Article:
The First 100 Days
What if golf had a President -- unencumbered by Congress or pesky pollsters -- who could really make things happen?
Golf has lots of commissioners, advisory boards, executive directors and assorted other czar types calling the shots. What if, though, it had a president -- unencumbered by a pesky Congress or pushy pollsters -- who could really make things happen? In the spirit of the political season, as long as I don't have to go on "Meet The Press," without any promise of solutions for health care, home foreclosures or immigration, an agenda of things big and small for a President of Golf.
Get the pro game moving. Slow play won't be solved by any one thing, but penalty strokes instead of hand-slap fines are a start. Disallowing caddies from standing behind players and assisting their alignment once they have taken their stance also would relieve some tedium. Jack Nicklaus did just fine aiming all by his lonesome, and so does Tiger Woods. Self-reliance occasionally is mythologized in our sport, but it is, or ought to be, one of its inherent strengths.
Help today's players become aware of the game's past. Give every pro who earns his tour card some reading material beyond a list of what drugs he can or cannot inhale: The Story of American Golf by Herbert Warren Wind, Golf's Golden Grind by Al Barkow, Uneven Lies: The Heroic Story of African-Americans in Golf by Pete McDaniel. A little history lesson never hurt anybody.
Strongly encourage all pro tournaments to follow the lead of the British Open -- and now the Masters -- and let kids in for free. The game has plenty of challenges to keep a pipeline of participants flowing. Remember the first time you heard a pro's shot whistle past in person?
Fire up the chain saws at Augusta National. All the trees planted the last 10 years or so don't make it a better course or the Masters a better tournament. Simple as that.
Shoo young golfers out of the high-tech lesson studio and away from the pyramids of perfect practice balls more often. God bless the teachers who turn golf into calculus, but generations of golfers learned how to win playing for their own cash. Winning breeds winning, even if it's for a fin.
Stage a tournament for marquee instructors. How fun would it be to see Hank Haney, Butch Harmon, David Leadbetter and other teachers to the stars practice what they preach? The odds against that happening, though, might be greater than getting Tiger back to play in Milwaukee.
Start a silly-season event in which pros tee it up with equipment circa 1975 -- drivers that click, balls that cut, irons with heads you could mistake for a butter knife.
Play another competition with current clubs but a ball that is scaled back 10 percent and see what happens -- similar to what the Ohio GA tried a couple of years ago.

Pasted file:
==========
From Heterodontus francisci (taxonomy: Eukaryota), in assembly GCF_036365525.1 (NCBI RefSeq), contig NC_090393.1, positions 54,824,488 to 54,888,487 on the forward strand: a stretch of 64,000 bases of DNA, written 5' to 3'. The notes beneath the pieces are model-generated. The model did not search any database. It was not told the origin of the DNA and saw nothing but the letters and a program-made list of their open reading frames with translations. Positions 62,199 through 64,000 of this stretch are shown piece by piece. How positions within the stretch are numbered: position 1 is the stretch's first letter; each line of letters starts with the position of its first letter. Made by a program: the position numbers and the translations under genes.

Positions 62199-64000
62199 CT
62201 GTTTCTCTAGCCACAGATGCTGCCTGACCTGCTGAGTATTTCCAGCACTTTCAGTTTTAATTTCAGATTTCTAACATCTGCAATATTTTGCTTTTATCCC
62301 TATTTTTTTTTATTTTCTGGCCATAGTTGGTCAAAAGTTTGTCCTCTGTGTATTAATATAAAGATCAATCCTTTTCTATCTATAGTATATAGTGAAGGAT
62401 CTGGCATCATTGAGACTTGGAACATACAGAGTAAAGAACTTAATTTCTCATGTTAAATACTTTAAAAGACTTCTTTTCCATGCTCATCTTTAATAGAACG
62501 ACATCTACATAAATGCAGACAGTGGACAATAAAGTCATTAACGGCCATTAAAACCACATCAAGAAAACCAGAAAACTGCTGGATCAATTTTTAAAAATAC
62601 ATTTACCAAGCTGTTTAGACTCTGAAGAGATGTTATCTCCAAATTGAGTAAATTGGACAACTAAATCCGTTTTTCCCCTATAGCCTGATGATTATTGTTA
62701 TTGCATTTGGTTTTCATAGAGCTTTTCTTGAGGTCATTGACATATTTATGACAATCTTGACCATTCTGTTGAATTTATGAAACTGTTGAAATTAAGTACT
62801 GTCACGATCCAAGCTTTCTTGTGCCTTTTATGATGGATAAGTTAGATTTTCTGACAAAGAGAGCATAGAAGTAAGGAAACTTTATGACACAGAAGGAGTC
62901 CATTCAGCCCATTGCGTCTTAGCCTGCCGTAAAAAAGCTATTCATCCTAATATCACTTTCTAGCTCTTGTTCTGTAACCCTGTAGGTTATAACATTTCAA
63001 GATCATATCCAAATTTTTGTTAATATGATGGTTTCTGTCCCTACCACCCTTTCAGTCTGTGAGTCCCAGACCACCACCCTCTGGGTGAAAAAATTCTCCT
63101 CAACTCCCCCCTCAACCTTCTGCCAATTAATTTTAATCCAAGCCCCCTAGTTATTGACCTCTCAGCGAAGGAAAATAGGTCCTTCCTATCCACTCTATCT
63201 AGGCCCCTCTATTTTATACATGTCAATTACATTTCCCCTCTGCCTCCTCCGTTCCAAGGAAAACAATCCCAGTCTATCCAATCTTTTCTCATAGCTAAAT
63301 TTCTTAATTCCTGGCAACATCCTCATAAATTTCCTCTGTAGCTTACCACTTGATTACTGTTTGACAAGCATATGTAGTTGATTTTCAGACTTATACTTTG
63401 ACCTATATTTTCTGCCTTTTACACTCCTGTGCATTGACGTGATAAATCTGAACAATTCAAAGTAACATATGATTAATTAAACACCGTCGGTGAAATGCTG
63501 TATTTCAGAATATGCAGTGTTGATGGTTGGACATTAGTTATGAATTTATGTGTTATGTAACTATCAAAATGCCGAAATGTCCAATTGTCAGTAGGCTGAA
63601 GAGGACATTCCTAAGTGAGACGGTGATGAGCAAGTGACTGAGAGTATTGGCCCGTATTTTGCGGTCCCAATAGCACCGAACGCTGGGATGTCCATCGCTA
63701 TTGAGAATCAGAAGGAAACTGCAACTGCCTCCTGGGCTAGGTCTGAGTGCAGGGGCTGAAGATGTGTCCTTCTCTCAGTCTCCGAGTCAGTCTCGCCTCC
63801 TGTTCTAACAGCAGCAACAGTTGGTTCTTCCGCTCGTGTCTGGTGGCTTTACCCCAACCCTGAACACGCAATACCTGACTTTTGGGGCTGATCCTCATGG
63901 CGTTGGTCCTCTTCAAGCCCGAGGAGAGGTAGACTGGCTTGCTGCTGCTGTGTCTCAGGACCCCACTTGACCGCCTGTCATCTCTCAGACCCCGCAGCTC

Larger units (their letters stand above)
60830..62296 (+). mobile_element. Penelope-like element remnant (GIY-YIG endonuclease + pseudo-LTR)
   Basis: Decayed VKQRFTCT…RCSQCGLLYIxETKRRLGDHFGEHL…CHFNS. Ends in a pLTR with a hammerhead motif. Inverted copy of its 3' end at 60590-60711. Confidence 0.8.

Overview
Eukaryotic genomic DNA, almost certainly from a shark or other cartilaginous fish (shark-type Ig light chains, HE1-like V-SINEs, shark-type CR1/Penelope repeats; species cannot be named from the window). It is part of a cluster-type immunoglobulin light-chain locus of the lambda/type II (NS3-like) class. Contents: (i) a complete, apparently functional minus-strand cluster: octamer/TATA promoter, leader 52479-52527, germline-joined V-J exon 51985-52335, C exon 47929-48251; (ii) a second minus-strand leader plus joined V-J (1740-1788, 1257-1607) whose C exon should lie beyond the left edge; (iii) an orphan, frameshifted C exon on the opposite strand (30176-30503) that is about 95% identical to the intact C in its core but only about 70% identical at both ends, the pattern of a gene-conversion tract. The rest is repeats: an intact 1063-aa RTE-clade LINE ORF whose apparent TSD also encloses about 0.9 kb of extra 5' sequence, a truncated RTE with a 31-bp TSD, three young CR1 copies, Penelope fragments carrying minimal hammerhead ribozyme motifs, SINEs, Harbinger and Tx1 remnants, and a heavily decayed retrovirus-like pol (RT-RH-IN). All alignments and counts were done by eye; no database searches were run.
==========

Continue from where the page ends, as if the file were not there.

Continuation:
Bring some common sense into course conditions. Less lushness is necessary for the environment and more interesting for the game. Ditto for zany green speeds for everyday play. Just because a machine can make putting surfaces outrageously fast doesn't mean man has to play them that way. The British Open often is a compelling event, yet the greens aren't out of control over there.
Function should overrule style in most matters. Take tee markers. Life was simple in the days of red, white and blue pegs or spheres. Golf is hard enough without struggling to figure out which is the right set of tees. Grey and sage on a wrought-iron whatever might sound good to a marketing director, but they can look an awful lot alike.
Ditto for directional signs that are so low-key as to be unhelpful. If I'm headed to the fifth hole, I don't want to end up on the 15th because part of a palm frond obscured a tiny sign. Subtle is nice, but only to a point.
Bring back the 150-yard pole or bush. Everybody doesn't carry a rangefinder or want to wander around scanning the fairway for yardages etched on sprinkler heads. Simplicity worked for Harvey Penick.
Install a Champions Tour match-play event. And institute a better-ball tournament open to pros and amateurs -- men and women, juniors and seniors. Golf doesn't capitalize well enough on the fact that it is a game of a lifetime.
Golf has a distinctive vocabulary, but some TV announcers -- including former major champions -- don't know the difference between a chip and a pitch. Designing clubs and balls these days might be rocket science, but this isn't.
It shouldn't be that difficult, either, for the World Golf Hall of Fame to play catch up and find a way to enshrine golfers of earlier eras who have equal -- or in some cases, superior -- records than recent stars who had the benefit of being on television and therefore are more familiar to current voters.